• I will try to live a bit more in the moment and realize the joy that moment contains.

And I will share that journey with you. I’m sure I will have ups and downs, joyful moments intermixed with days I forget about it.  I’m also sure I’m not the only one who has many blessings but doesn’t stop to acknowledge the joy.  And I know that since I’m a master at letting good intentions slide, blogging about Taking Joy will keep me from forgetting about it by February!

What about you? Do you already Take Joy? Do you have a different word to guide your life this year? Please share in the comments – enquiring minds want to know! 

 

 

 

Posted in Deep Thoughts, TAKE JOY! | Tagged , , , , , , , , , | 9 Comments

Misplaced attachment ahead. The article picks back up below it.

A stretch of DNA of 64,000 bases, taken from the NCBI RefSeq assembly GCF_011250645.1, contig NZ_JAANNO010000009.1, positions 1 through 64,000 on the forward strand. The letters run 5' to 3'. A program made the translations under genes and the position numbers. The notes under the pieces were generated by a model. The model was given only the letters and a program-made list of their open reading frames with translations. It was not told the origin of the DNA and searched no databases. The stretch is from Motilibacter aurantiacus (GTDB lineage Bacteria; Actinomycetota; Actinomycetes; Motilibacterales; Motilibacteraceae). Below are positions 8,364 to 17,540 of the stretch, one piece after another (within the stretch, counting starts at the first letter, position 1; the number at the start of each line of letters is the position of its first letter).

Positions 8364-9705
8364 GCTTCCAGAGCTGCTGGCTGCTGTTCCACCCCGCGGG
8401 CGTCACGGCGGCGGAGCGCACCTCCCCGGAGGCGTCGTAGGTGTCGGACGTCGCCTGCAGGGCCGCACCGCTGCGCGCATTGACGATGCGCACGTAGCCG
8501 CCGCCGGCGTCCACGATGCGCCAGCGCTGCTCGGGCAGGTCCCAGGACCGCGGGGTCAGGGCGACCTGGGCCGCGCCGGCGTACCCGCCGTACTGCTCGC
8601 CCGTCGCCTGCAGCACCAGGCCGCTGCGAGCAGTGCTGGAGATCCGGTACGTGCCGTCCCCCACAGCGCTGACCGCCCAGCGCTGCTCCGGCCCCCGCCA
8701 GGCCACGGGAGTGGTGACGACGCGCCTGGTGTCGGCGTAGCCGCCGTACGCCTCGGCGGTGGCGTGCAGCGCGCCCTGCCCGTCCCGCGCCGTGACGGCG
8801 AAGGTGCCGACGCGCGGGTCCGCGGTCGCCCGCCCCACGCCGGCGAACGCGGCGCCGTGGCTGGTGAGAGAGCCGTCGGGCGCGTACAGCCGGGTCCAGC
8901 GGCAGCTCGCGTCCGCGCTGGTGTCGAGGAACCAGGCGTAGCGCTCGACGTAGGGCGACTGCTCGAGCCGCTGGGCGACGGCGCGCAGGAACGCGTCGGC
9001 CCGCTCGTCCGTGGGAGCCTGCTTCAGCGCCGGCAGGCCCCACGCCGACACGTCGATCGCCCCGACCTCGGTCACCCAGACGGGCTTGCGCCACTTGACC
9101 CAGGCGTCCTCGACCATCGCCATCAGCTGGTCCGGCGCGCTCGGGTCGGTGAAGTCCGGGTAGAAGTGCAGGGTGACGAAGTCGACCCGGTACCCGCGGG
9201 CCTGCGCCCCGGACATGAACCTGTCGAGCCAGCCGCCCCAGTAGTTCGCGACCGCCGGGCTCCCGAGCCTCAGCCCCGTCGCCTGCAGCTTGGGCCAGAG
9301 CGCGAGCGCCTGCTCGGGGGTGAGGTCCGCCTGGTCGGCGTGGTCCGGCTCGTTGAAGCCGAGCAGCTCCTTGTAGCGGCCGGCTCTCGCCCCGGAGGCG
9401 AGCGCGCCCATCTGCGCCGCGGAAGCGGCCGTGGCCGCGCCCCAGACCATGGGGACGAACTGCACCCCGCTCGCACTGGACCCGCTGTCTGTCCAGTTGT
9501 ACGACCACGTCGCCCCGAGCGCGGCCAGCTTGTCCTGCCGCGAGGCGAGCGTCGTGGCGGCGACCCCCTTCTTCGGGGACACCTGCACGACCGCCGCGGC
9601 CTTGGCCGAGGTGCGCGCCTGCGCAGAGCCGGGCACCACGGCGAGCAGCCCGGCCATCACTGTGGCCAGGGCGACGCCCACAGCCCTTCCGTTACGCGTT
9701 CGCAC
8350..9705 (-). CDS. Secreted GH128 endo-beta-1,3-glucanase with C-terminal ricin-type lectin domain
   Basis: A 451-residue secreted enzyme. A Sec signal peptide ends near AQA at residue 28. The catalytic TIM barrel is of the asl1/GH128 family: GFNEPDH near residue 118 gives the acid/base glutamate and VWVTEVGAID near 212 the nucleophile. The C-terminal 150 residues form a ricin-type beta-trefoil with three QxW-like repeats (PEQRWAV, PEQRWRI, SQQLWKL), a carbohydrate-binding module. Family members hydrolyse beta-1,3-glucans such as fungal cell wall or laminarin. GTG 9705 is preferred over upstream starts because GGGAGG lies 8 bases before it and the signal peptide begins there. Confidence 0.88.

No 2015 New Year’s Resolutions for Me!

Image: "fanginhoon" via Freeimages.com

Credit: “fanginhoon” via Freeimages.com

I love lists, and always have.  I love goals, and always have.  Which means that I grew up thinking New Year’s Resolutions must have been created with me in mind.  (The phrase “it’s all about me” was also probably created with me in mind!)

I don’t think I ever included reading books in my childhood resolutions because I read constantly anyway, but my lists did have things like Earn Girl Scout Badges and Win 1st or 2nd at Horse Shows. As a young adult, I included things like Lose 10 Pounds and Keep a Journal. (Hmm, I’m still trying to do those!) Parenting school-age children, my goals were Keep School Papers Organized and Have Family Home Evening Weekly.